The Orange football team handed Hillside its first conference loss since 2009 on Friday night. In the process, the Panthers captured its 21st consecutive regular season road victory, completed a sweep of all four of its opponents from Durham and remain tied for first in the Big 8 conference.

Yet for those who were in Russell Blunt Stadium, they wasn’t the lasted memory as Homecoming night faded into Saturday.

Make no mistake, there was animosity between the two teams going into Friday night. even though the two teams hadn’t played in over 20 years. Tensions in the preceding JV game Thursday night started brewing before kickoff when almost all Hillside players took a knee during the national anthem, leading to a predictable backlash afterwards from some on social media.

Then a near tragedy struck when Orange’s Thys Oldenburg suffered a head injury and head to be taken to Duke Hospital in an ambulance. Oldenburg incurred bleeding on his brain and remains at Duke Hospital as of Saturday morning.

The game concluded with a fight between four players during an extra point in a 35-0 Orange victory, leading to four ejections.

This served as a lead-in for the first Orange-Hillside game since Hillside moved into its new school in 1995 on Fayetteville Street. First place was on the line in the Big 8 Conference, as was Hillside’s 48-game conference winning streak (mainly from its days in the 4A PAC-6 Conference) and likely its six consecutive conference championships.

All of that took a backseat when Orange running back Marvante Beasley carried the ball on the first play of the second half. Beasley cut between right guard Jeremiah Bailey and tackle Daylan Alston when he slammed into Hornets linebacker Brendon Edgerton.

It appeared Beasley and Edgerton each lowered their heads and they slammed into each other near midfield. Edgerton got up immediately, but Beasley remained motionless.

Orange Coach Van Smith had just watched this exact scene 24 hours earlier with Oldenburg. Now, he was seeing it again with a senior running back determined to not only surpass his 1,000 yards rushing from last season, but earn a college scholarship. Last weekend, Beasley visited Appalachian State.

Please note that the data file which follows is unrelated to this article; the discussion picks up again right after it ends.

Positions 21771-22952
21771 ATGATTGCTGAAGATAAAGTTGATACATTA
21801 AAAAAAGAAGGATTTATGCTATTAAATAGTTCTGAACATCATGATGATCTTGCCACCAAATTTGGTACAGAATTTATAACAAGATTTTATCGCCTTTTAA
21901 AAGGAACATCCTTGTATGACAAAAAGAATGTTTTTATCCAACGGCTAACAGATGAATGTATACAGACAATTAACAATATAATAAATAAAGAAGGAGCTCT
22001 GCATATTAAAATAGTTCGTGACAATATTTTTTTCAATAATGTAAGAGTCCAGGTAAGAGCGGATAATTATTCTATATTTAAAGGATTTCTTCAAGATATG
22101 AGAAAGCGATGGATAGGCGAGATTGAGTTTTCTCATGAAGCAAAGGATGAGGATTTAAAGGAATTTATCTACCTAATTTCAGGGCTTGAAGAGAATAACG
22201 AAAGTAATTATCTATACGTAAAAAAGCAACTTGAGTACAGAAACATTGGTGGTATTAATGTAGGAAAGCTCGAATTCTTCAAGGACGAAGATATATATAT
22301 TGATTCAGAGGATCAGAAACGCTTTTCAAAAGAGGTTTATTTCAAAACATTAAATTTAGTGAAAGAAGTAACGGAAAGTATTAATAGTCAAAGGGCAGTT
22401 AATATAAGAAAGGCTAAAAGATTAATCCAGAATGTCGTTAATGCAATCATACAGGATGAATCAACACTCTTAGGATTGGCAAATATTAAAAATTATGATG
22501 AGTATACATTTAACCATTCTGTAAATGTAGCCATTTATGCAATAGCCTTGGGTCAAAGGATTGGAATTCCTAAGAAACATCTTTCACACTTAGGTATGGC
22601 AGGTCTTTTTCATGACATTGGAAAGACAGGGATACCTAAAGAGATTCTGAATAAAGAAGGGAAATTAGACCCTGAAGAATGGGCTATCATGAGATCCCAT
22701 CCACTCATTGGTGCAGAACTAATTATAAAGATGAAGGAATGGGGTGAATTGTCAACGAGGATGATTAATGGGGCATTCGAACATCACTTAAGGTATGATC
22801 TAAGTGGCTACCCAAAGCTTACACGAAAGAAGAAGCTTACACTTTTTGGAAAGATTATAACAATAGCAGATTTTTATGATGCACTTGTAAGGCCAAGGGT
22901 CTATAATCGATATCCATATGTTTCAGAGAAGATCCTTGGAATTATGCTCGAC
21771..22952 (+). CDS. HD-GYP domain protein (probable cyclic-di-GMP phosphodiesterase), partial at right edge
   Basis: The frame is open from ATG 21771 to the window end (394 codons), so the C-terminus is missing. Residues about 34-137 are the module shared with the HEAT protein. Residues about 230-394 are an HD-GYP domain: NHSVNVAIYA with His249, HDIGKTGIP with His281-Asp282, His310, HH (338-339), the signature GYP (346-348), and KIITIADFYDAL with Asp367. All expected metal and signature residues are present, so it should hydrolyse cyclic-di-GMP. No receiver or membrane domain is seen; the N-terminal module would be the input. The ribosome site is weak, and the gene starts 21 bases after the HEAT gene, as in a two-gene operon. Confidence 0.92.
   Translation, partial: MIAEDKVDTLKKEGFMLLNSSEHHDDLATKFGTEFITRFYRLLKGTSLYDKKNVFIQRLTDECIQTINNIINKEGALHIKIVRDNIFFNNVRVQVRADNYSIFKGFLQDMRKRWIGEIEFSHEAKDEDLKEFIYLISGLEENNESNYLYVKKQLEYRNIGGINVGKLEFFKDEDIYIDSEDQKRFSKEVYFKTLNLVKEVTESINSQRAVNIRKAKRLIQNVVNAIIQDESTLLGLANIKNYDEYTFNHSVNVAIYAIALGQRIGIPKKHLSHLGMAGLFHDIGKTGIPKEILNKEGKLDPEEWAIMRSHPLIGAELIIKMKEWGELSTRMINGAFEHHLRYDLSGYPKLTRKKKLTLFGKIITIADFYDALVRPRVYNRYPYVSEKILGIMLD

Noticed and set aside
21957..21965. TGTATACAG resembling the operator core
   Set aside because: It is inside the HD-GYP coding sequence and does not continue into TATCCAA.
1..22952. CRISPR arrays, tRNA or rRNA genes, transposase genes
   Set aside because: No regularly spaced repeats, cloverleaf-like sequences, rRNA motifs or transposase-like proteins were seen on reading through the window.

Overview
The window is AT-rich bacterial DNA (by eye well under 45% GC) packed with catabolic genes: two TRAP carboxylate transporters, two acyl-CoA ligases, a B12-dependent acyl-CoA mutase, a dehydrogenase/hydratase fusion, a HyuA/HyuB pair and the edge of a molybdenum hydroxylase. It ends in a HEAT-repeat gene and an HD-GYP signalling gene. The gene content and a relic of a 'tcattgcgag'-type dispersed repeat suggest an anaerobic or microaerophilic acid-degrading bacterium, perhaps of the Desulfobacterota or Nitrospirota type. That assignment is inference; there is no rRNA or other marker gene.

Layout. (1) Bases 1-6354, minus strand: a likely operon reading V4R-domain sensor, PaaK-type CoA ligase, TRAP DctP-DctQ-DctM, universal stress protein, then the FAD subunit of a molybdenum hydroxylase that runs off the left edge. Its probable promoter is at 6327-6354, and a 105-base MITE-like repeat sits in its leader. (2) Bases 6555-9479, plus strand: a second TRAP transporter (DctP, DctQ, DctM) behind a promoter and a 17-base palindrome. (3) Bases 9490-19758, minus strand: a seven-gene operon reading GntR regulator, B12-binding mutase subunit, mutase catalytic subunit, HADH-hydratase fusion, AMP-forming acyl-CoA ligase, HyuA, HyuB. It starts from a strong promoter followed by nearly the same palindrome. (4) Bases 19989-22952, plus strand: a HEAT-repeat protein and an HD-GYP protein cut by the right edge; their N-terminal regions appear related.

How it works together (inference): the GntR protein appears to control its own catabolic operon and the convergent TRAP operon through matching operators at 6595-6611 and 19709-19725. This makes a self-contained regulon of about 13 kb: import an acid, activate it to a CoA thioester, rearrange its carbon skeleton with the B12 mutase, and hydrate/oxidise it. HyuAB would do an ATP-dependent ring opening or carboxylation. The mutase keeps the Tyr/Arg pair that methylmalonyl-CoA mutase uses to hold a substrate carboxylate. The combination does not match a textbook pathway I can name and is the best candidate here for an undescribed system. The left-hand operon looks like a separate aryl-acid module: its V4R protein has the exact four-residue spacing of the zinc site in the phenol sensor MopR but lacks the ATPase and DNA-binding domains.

An ambulance was called, but Hillside Coach Ray Harrison thought the moment needed something more. He told his players to go over and join the Orange players in a prayer for Beasley.

As the Hillside players walked over, the Orange fans rose to applaud them.

“We felt like we needed to instill certain characteristics that we want to see them develop as young men, “said Harrison. “We’re all brothers in football, regardless of whether it’s Orange or Hillside. We’re still brothers.”

“We get caught up in this game and we think we’re coaching football,” said Orange Coach Van Smith. “But we’re coaching kids. And it’s all about these young men, teaching them life lessons and keeping them safe.”

True to his gregarious nature, Beasley rose his arms as he road away on the stretcher into the ambulance to applause from both teams.

“It meant the world for me to come over to us and pray like that,” said Smith.

Beasley had tingling throughout his legs. Medical personnel assured Beasley he was being placed on the board for precautionary reasons.

“He was arguing with them that the tingling felt normal,” said Smith. “He said that he felt fine and wanted to get up. Obviously, that wasn’t going to happen.”


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